The gift will fund joint UCSF and Stanford initiatives aimed at advancing innovative therapies based on the microbiome — the aggregate of all microbiota that reside on or within human tissues and biofluids. A gift of $25 million to UCSF will launch and support a research partnership between the UCSF Benioff Center for Microbiome Medicine and UCSF Benioff Children's Hospitals in Oakland and San Francisco focused on investigations of the microbiome early in human life and how it might be used to predict, prevent, and treat dermatological, gastrointestinal, respiratory, and neurological disorders linked to microbiome dysfunction as well as prevent childhood diseases. And a $10 million gift to Stanford will support the efforts of the Stanford Microbiome Therapies Initiative (MITI) to build and engineer microbial communities that can drive the development of new therapies. That initiative has received an additional $7 million from philanthropists Mark and Debra Leslie.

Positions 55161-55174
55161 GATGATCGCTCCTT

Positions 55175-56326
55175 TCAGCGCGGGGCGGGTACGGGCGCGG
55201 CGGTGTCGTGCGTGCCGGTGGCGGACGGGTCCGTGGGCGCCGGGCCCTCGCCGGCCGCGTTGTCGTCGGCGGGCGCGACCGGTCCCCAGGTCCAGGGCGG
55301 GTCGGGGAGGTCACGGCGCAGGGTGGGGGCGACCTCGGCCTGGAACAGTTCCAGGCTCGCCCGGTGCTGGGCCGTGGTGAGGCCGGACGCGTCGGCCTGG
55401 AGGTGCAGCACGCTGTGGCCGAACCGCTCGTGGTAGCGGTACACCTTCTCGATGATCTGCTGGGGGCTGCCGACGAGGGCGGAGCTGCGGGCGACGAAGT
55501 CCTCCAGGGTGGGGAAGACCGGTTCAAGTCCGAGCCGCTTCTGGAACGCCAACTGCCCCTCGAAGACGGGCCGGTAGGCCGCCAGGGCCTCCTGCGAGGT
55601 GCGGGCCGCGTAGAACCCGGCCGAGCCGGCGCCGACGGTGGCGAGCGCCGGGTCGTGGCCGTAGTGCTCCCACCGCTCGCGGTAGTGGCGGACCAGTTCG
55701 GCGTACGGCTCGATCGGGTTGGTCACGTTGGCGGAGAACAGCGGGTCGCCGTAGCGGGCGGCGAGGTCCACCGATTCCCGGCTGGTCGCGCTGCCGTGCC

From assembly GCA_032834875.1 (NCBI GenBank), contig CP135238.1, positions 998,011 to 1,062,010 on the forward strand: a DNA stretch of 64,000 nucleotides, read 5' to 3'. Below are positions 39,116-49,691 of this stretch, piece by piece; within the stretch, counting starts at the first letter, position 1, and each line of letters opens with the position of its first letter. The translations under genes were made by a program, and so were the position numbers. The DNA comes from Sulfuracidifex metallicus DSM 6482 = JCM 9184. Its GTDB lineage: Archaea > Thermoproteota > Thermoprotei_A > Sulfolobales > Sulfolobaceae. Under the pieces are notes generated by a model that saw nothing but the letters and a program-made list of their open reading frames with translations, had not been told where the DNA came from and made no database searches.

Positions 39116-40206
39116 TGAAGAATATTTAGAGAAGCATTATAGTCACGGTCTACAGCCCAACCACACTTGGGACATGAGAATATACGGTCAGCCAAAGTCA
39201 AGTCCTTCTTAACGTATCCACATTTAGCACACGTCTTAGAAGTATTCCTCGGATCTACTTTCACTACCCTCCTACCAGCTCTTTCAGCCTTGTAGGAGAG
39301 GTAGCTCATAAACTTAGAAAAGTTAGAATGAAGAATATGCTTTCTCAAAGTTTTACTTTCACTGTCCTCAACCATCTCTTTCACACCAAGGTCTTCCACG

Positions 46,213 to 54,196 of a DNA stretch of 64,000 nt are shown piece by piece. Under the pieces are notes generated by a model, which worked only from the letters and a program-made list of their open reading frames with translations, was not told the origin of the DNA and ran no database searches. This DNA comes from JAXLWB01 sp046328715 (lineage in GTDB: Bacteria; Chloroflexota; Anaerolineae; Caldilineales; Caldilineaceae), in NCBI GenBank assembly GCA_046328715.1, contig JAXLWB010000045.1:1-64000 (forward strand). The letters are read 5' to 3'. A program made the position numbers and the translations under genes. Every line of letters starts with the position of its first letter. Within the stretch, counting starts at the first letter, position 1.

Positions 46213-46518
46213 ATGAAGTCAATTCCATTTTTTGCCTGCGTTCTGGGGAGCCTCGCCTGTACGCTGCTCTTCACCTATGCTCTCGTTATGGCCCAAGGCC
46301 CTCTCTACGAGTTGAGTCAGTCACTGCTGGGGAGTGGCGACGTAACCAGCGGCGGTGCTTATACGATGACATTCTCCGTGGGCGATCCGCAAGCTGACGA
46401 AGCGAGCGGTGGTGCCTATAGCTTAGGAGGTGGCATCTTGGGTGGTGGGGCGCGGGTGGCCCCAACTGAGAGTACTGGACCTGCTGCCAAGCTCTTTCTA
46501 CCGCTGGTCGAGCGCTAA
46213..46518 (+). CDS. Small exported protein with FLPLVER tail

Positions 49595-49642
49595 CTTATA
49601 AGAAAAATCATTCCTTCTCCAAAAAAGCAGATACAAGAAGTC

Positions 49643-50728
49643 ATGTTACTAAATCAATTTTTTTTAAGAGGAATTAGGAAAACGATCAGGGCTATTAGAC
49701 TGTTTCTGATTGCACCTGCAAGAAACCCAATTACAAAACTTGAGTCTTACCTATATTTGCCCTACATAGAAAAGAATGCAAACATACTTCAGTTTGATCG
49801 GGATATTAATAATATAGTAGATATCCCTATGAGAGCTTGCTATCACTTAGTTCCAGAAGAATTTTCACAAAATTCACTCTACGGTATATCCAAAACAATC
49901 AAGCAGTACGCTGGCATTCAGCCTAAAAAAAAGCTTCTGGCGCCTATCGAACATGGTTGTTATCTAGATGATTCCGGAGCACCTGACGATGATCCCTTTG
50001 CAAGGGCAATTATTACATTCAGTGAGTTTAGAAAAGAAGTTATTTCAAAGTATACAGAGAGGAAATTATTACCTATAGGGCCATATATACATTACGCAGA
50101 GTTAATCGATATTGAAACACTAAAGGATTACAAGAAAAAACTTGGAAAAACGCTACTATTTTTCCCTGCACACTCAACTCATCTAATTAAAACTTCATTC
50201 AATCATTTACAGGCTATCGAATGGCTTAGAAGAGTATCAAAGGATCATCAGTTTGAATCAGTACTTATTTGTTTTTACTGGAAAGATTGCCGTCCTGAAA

"We are at a watershed moment in human biology — our health rests not only on the proper functioning of human genes, but also on the genes and products of our microbiome," said Susan Lynch, who will lead the UCSF Benioff Center for Microbiome Medicine. "At UCSF, we are leveraging this knowledge and our exceptional community of faculty across campus to identify those at risk of disease and to develop tailored microbiome interventions to promote health."
"The biggest opportunities and challenges in this area can be traced back to one thing: the microbiome has been impossible to study in a controlled way," said Stanford Microbiome Therapies Initiative director Michael Fischbach. "The discoveries that will stand the test of time, and will make a difference for patients, will come from building completely defined microbiomes and manipulating them precisely. The engineers and scientists in MITI are singularly focused on this goal and stand ready to invent any technology necessary to meet it."